The men arrived later. I am not sure what their affiliation to the family was, perhaps father and son. The senior poured me a beer and we talked briefly, not understanding a word of what we were saying to each other.
The woman and children retired into the shack and the two men sat outside eating their dinner by candlelight. They told us that there was a power cut.
Gill and I laid out on the wooden bench to sleep. Although it was hot and humid, we were clad in longs and raincoats to fend off the relentless mosquito attacks. After a while the men drove off, perhaps they were working nightshift.
The highway only a few metres from where we lay was busy all night, mostly trucks. I looked up at times to watch the head and tail lights pass by through the rain. Many trucks were adorned with red, green and yellow lights on the cabs and looked like mobile Christmas trees. Eventually night transpired into dawn, confirmed by the deafening crow of the rooster on duty.
Day 10 --- We left at 7am after conveying our thanks to our host. 50 miles of rolling highway to Chumphon.
Day 11 --- Lang Suan. The first thing we had to do before settling down into our hotel room was lock ourselves into the bathroom, armed with a thong (sandal) each and declare war on the mossie population. This took the best part of half an hour. They were cunning beggars, hiding, still and quiet on the floor or in the corners. Many were full of blood, probably from the rooms last occupiers. During a course of the mossie war we discovered a lizard. Often we have found these lizards at hotels. They are only small (3-4 inches) and seem to prefer living in the bathroom. Perhaps they enter through the drain pipes. We have named all our lizards "Les". This particular Les is the largest so far.
The cycles are in the room with us tonight. The chains and cassettes need to be replaced. We can feel the chain link slop through the pedals. Bearing in mind that the transmissions on both cycles have done over 6000 miles, I guess it is not surprising.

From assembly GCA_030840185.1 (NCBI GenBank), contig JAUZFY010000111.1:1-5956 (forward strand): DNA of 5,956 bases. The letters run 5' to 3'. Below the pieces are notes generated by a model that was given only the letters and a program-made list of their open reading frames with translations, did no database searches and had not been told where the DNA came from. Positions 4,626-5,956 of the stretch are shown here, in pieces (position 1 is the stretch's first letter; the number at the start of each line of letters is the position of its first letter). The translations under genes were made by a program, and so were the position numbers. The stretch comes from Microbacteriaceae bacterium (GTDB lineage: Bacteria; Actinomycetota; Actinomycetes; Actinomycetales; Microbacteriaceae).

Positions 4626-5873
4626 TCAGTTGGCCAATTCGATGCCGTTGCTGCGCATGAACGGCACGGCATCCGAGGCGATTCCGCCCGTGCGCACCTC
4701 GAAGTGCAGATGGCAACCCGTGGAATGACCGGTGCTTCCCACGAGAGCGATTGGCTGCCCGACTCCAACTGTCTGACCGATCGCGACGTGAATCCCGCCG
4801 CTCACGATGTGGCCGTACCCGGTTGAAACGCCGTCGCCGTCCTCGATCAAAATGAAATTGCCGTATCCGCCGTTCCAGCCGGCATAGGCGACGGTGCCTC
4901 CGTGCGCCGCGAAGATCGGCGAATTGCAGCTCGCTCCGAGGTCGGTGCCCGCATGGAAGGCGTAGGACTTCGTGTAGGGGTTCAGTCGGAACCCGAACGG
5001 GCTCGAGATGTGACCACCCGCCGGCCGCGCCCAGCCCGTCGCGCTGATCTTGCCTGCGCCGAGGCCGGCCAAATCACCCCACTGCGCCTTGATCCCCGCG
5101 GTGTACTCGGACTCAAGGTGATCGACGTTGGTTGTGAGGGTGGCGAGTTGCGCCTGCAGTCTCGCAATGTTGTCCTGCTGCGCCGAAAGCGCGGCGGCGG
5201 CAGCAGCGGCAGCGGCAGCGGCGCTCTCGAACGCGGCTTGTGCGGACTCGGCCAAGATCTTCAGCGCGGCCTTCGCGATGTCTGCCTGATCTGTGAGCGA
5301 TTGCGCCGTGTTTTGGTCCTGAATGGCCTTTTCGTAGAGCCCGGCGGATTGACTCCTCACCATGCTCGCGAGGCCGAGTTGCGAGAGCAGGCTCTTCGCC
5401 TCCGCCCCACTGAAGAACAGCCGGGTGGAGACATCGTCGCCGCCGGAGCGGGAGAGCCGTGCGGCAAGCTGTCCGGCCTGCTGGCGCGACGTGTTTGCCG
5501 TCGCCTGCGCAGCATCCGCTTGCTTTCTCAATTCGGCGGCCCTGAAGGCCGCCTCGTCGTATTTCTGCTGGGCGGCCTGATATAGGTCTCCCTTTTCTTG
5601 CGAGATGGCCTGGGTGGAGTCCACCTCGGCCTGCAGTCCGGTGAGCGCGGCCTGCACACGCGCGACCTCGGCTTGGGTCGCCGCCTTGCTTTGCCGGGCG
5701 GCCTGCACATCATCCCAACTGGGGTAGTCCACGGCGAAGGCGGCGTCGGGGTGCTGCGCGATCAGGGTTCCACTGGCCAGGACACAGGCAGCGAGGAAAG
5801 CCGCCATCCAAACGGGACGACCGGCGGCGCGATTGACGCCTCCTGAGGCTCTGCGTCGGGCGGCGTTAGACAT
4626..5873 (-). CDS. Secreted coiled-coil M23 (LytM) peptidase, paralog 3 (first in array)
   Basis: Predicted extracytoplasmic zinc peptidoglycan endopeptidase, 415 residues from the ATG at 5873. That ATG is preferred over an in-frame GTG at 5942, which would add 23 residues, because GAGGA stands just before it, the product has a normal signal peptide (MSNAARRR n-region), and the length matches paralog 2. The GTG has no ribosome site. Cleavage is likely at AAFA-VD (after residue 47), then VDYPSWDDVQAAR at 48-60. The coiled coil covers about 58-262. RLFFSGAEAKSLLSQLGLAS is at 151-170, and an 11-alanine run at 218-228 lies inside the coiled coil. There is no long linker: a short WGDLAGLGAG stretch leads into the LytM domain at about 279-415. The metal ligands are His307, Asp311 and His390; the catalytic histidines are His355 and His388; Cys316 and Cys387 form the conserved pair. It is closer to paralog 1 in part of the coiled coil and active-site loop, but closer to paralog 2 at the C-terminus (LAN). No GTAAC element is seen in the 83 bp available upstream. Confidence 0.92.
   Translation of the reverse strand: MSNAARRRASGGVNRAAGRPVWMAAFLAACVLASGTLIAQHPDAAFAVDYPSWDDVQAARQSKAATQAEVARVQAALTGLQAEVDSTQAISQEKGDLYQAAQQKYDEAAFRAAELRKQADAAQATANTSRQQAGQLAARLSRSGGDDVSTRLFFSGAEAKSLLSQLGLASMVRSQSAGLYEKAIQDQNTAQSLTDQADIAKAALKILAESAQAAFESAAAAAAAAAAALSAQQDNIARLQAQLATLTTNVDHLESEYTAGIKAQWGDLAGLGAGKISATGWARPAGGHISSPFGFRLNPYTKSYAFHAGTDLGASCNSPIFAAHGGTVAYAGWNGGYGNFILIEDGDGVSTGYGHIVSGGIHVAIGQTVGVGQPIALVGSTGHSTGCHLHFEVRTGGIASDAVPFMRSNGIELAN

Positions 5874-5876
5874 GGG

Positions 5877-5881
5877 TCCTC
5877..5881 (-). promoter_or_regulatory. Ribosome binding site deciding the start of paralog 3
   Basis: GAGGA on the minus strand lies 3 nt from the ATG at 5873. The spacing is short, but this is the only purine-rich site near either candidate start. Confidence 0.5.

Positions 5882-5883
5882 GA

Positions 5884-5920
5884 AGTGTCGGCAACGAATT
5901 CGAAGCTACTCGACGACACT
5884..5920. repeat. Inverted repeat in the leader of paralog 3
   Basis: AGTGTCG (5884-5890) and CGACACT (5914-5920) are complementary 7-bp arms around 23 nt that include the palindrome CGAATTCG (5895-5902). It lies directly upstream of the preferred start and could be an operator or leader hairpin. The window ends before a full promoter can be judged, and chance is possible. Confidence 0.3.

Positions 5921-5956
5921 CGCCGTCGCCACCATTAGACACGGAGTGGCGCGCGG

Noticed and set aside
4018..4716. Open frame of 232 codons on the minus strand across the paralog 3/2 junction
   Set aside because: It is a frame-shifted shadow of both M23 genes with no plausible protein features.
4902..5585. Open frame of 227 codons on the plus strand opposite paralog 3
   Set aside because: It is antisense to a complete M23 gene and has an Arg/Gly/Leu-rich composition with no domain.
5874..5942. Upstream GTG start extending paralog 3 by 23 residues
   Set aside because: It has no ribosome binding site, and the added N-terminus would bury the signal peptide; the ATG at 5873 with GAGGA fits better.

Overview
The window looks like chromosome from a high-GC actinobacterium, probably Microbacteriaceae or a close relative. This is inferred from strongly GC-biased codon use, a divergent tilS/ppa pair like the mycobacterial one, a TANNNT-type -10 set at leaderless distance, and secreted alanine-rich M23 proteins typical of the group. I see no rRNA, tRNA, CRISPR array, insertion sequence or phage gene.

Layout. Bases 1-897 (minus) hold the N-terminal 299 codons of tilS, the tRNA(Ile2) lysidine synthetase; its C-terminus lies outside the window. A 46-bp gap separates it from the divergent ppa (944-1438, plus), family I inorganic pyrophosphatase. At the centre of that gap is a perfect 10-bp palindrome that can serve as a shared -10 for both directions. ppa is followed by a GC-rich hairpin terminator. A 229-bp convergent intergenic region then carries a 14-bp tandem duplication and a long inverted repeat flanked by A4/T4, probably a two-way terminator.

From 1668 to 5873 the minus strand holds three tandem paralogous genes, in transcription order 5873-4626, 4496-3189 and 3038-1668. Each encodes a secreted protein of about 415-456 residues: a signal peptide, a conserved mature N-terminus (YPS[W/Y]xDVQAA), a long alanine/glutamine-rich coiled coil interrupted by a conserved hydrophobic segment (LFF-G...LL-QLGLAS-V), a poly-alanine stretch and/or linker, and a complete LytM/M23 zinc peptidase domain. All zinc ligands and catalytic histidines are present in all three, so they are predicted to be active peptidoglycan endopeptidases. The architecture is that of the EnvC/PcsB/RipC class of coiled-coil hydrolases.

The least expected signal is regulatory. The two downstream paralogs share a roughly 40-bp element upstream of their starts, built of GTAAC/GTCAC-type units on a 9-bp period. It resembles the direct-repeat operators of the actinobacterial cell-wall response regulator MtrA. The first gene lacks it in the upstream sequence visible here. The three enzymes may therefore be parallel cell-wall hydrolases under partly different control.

We have noticed the odd derailleur equipped cycle in some towns, so maybe we will be able to obtain parts for our cycles somewhere. The shops that I have tried so far have only stocked 1/8 chain.
On route today we came upon a huge buddha statue which it seems had just recently been constructed. The bamboo scaffolding was still up and one man was perched up top painting the eyes. One eye was about the size of the painters head.
Day 12 --- Lang Suan to Phunphin, 72 miles
Day 13 --- Rest day. Early this morning we caught a bus into the tourist town of Surat Thani. It was only a 10 mile journey from Phunphin. This town is a popular place of embarcation for ferries to several islands out in the Gulf Of Thailand. The island of Ko Samui being one of the most popular. We went to Surat Thani in search of a motorcycle to hire for the day. Alas we could find no motorcycle hire in the town. The buses we travelled on were run by two people. One person of course driving and the other luring customers onto the bus by shouting and waving, usually while hanging precariously from out of the rear door. This noisy person also had to collect the money. The journey into Surat Thani cost us 5 baht each.
I have been cursed with a sore throat for the last three days. Slept well last night but awoke with a wonky head. Despite our attempts at mossie eradication, there were still a few around last night. We sprayed the room twice but these elusive mossies must have been hiding behind the curtains.
Day 14 --- We knew that today's leg could turn out to be a long one - 95 miles long in fact. We had hoped that there may have been a hotel after 45 miles in Wiang Sa. On arrival there we found the place to be only a small village, so after lunch of fizzy drink and biscuits we aimed the bikes for Thung Song and set a sizzling pace. We cycled 95 miles in about 8 hours. Hardly time trialling material but not bad with fully laden tourers.
Thung Song is a substantial town and our hotel is very comfortable. Visited a cycle shop nearby where mountain bikes are catered for and was able to purchase some parts for the bikes.
Day 15 --- Thung Song to Phatthalung, 59 miles.
Day 16 --- On route from Phatthalung to Hat Yai we passed Rubber plantations and saw collecting pots hanging on the tree trunks to collect the white sap.
Hat Yai is southern Thailand's major commercial centre. It is known widely for its shopping and vivid night life. When out shopping for food, we also bought items of clothing which were very cheap. I obtained a pair of light cotton trousers for wearing out in the evenings. Trousers help keep the mossies at bay, although I was still bitten through them at times.
Another reason for getting trousers was for the purpose of modest dress. In the southern part of Thailand and throughout Malaysia the Islamic religion predominates and one must be aware of the sensitivities. In Islamic areas it is considered flagrant to show too much skin, hence shorts and singlet are not a wise option.